Biohistory: An Introduction

What is ‘biohistory’?

Inside politics and in the families of monarchies there are biological imperatives that play a huge role in predicting the rise and fall of society. In less than 30 minutes the below videos show you how science and history are crucially cross-linked with biology.




A beginner’s guide to epigenetics

Epigenetics is most simply defined as instructional information linked to DNA that changes genetic activity without affecting the genetic code itself. Epigenetic “marks” instruct cells to process parts of DNA in different ways. These instructions are ‘tagged’, or layered, to DNA sequencing letters – A, C, G and T, telling our bodies which genes to ignore and which to use. It is an ongoing process that is normal to development.

Epigeneticists believe our environment and behavior can leave epigenetic marks on our DNA that is passed on to our children and to subsequent generations. In short, what we experience today – from smoking, pollution, war and disease – may affect not only an individual’s genes but those of their offspring, too. As the UK’s Guardian newspaper explains, “The notion that babies may retain some parental baggage has enormous repercussions for child development and evolution. Parents could suddenly find themselves responsible for passing on not only their poor genes, but also their poor lifestyles.”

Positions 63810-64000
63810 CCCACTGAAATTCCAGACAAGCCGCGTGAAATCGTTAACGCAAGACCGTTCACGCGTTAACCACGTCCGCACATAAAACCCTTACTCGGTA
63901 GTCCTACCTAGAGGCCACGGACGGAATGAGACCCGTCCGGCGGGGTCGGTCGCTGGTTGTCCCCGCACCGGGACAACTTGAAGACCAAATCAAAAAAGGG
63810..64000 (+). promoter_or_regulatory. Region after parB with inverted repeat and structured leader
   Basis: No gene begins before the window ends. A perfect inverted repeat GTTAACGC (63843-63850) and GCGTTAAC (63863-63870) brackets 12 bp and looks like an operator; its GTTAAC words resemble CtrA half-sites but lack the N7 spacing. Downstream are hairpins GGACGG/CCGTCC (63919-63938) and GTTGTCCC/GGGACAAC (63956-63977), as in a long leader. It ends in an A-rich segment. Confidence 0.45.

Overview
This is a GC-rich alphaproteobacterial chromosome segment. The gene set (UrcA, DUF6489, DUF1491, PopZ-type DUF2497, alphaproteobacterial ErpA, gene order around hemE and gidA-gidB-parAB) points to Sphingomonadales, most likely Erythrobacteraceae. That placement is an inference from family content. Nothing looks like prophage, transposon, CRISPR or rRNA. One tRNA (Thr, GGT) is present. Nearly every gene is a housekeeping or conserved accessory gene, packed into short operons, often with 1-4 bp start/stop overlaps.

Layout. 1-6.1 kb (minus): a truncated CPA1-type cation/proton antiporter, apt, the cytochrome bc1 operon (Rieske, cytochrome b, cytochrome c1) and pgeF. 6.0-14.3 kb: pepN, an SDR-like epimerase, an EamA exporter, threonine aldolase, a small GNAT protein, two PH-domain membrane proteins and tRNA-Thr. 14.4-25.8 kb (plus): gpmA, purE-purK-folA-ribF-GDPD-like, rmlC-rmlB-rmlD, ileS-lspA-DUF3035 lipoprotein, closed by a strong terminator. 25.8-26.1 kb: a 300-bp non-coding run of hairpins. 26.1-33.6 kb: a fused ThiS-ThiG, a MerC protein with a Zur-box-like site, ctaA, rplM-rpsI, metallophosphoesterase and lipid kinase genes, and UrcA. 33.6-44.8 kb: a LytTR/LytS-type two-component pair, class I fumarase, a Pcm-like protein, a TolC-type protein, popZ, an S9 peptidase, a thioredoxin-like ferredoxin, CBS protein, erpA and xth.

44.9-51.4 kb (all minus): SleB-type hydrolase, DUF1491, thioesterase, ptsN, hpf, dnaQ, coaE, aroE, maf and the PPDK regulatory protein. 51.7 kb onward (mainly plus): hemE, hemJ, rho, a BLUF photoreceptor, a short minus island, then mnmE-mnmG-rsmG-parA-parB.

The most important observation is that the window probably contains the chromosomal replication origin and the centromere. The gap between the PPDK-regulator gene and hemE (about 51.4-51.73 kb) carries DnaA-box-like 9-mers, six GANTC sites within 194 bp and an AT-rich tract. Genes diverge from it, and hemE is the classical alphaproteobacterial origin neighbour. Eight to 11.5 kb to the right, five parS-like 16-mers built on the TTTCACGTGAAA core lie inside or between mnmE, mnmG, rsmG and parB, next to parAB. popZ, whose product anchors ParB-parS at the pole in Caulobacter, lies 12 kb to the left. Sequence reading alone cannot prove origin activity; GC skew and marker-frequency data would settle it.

The international scientific community is increasingly recognising the importance of epigenetics. It has wide-reaching effects on many aspects of biology – and significant potential in human medicine.

Tomorrow’s word: the effects of epigenetics on the West

Scientists have known for some time that early life experience and even the experience of parents can have marked effects on the functioning of genes, and thus on temperament and behavior. But, until the publication of Dr Jim Penman’s theory, there has been nothing to link this with broader changes in social behavior. This work, which has won support from the wider academic community, sheds new light on what the future holds for the West. The video above, and our FAQ page, provide further information on this theory. The findings will, according to Dr Frank Salter, a Senior Fellow at the International Strategic Studies Association, “shatter mainstream political science and grand history”.

Biohistory is multi-disciplined

It draws on history, economics, cross-cultural anthropology, zoology, psychology, neuro-endocrinology, and epigenetics.

Biohistory is unique

It is the first theory of history and social behavior that can generate hypotheses to be tested in the laboratory.

Epigenetic ‘baggage’

Our environment and behavior leaves ‘marks’ on our DNA that can be passed on to our children

Epigenetics fills-in the knowledge gaps

It completes the DNA jigsaw by identifying previously unknown causes and effects in biology